7. Then, slowly move towards lengthening your exhale relative to your inhale (ex: 4 count inhale, 5 or 6 count exhale). Go slow and find a ratio that feels best for you.  

Three: Play around with posture

  1. Explore a variety of postures to engage in breath work
  2. Try seated, standing, walking, laying down on your back or laying down on your side.
  3. Try exploring breath work in restorative postures like legs up the wall
  4. What feels most supportive and accessible to you?
  5. Get as comfortable as needed by using props like pillows or blankets to support the body


 Four: Ease in to retention

  1. After exploring the feeling of your natural breath and playing around with slowing down your breath you can explore breath retention or holding your breath
  2. If going to hold your breath, start slow and hold for 1-2 seconds and then increase from there
  3. You can explore holding your breath at the top of your inhale (lungs full) or holding your breath at the bottom of your exhale (lungs empty). I find more often than not people find holding the breath at the top of the inhale feels more accessible than lungs empty holds.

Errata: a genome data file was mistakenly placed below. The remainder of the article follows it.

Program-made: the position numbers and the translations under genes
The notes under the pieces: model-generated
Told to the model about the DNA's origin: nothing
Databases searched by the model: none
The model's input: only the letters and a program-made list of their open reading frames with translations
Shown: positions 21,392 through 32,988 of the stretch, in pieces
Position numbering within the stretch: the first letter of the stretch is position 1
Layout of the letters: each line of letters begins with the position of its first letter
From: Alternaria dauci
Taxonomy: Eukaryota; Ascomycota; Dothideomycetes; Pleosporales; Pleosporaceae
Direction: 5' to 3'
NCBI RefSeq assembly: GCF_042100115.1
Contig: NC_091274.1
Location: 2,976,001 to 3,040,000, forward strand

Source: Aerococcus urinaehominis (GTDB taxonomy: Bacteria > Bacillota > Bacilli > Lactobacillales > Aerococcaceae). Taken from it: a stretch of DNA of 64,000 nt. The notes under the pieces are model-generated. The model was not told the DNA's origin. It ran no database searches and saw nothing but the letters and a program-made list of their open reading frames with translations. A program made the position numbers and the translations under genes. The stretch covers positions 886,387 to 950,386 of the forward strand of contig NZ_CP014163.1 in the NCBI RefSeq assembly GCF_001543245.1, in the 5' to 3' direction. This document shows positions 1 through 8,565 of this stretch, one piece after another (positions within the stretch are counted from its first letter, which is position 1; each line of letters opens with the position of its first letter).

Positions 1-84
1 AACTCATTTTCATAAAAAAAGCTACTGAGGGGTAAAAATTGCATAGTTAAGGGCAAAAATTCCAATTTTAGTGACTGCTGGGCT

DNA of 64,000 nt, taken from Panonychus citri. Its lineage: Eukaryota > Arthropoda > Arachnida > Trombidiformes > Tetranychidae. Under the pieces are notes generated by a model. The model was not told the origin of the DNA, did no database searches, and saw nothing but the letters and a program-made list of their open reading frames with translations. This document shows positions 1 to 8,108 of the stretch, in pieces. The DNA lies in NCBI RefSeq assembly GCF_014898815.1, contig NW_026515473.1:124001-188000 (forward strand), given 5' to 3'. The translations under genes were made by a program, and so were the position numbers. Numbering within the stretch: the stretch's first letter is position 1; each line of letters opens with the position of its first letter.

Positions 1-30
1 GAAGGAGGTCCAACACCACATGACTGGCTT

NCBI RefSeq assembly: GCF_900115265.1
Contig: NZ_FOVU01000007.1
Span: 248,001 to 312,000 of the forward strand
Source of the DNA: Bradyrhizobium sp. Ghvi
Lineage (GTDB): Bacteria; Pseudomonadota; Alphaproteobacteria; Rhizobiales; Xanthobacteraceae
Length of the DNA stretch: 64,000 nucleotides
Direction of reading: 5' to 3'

Five: Keep eyes open or hold on to something

  1. Closing your eyes in not a mandate for breath work.
  2. Keeping the eyes open can feel more grounding and provide a sense of safety for people!
  3. You can pick a spot to gaze on or keep the eyes roaming if you find that helpful
  4. Holding on to something like mala beads, stones or crystals or a pillow can also provide us with a sense of safety or grounding


Six: Explore breath work with movement based practices

  1. Yoga is the union of the mind and body and the integration of your breath is a big part of the practice
  2. Try yoga or other movement based practices that allow you to feel and engage with your breath as you move throughout postures!


Seven: Integration 

  1. Pause and pause often. After you engage in a breath work practice pause. Come out of the practice and do nothing. Allow yourself a moment to notice how the practice impacted you. 
  2. Sometimes we dont truly understand or "feel" the impact until later (can be minutes, hours, or days). Being aware and taking the time to notice is how we understand if a practice supports us or not. 
  3. At the end of the day, we can't know how a breath work practice impacts us if we don't take the time to notice and tune in. 


These are great places to get started with breath work and great things to keep in mind for all teachers and coaches!


Now lets get in to part four

Part Four: Prioritizing Safety, Accessibility and Choice in Teaching Breath Work






Jerath, R., Edry, J. W., Barnes, V. A., & Jerath, V. (January 01, 2006). Physiology of long pranayamic breathing: Neural respiratory elements may provide a mechanism that explains how slow deep breathing shifts the autonomic nervous system. Medical Hypotheses, 67, 3, 566-571. .

Weber, K (2018). , The Yoga and Neuroscience connection. Subtle Yoga Health, LLC. Teacher Training.